"from": {
       "name":"John Doe",

Below is a screenshot of how this configuration process would look like if you’re using Magic’s dashboard to edit your configuration settings. You can find the “Config” navbar item as a sub menu item beneath “Management” for the record.

Configuring your SMTP server

Once you’ve configured your SMTP server, you can start consuming the above endpoints in Magic. The easiest way to play around with the endpoints to test the flow is to use the “Endpoints” menu item in Magic’s dashboard. Below is a screenshot showing how this component allows you to invoke the register endpoint from your dashboard.

Endpoints component

Find the “magic/system/auth/register” endpoint, fill in its payload, and click the “Invoke” button to get an email. Below is more details about how to (correctly) fill in the payload to your invocation.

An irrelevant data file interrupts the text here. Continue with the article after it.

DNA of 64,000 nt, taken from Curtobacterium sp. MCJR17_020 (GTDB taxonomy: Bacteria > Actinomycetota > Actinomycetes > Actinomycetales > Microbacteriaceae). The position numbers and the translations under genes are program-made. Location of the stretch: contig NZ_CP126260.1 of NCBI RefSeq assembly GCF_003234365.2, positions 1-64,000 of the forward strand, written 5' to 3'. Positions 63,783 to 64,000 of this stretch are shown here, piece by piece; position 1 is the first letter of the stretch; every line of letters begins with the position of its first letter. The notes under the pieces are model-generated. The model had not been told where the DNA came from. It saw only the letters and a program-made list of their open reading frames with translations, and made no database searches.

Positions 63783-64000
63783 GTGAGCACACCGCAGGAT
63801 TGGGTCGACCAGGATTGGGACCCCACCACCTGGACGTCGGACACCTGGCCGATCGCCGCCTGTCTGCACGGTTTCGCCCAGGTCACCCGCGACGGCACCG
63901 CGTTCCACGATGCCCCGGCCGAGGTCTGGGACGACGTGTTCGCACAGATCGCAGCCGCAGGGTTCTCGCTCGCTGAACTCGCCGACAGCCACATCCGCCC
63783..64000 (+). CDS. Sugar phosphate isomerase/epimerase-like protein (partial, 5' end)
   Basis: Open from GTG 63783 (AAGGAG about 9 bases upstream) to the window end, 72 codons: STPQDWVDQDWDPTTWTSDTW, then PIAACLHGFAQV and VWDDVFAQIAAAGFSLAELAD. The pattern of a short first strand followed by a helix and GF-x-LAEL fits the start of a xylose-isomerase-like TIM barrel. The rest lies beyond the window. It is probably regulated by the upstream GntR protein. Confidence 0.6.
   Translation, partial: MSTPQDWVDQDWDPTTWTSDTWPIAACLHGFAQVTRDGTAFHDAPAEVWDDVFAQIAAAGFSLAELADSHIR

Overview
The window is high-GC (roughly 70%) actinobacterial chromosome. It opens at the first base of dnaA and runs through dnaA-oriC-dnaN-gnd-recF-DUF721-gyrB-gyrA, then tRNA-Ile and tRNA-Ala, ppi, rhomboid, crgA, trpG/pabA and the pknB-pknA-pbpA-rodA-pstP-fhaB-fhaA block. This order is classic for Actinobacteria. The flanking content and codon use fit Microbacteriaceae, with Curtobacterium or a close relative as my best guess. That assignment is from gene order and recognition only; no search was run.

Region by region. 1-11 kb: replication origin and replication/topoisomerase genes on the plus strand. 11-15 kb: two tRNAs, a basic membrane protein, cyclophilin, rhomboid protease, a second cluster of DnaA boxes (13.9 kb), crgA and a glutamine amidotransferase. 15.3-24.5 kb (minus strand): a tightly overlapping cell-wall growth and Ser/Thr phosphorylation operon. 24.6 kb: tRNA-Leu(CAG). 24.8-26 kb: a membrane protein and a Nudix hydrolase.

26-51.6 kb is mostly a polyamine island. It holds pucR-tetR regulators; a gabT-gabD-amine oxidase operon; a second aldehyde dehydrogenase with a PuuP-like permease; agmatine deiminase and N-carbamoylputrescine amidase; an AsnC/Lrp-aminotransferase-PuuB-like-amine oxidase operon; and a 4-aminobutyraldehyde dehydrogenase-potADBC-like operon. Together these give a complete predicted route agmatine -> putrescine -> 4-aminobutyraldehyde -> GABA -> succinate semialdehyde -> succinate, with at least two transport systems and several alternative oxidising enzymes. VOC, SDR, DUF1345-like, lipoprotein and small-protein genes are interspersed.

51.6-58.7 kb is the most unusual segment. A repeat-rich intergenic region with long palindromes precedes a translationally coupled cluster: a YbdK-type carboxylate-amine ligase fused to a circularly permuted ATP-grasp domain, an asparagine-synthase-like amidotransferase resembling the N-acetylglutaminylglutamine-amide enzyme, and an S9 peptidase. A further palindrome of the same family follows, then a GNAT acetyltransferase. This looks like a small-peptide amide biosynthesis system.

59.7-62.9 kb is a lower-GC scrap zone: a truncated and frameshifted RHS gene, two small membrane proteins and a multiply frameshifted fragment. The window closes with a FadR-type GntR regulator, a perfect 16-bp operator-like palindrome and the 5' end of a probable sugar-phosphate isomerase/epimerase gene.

Registering users

The way to correctly implement registrations is to send the user an email as he or she registers. This ensures that the user must confirm he or she actually owns the email address used while registering, and prevents stuff such as maliciously impersonating others, etc - While also creating at least some sort of minimum “accountability” for users in regards to what actions they perform on your site, since you know for a fact that users provided a real email address as they registered and that the user actually owns this email address.

Adding tiny amounts of cryptography theory to this makes your problem much simpler. For Magic’s purpose this implies using your existing JWT secret, append it to the email address the user supplies, create a cryptographic hash from the combined result, and use this as a “verify ticket” when the email is sent. This makes it impossible for anybody else besides the person who received the email sent by Magic to verify the email address, while also eliminating state in your backend, reducing the amount of data you need to keep track of during the process. Basically, this results in a URL resembling the following sent to the user as he or she registers at your site.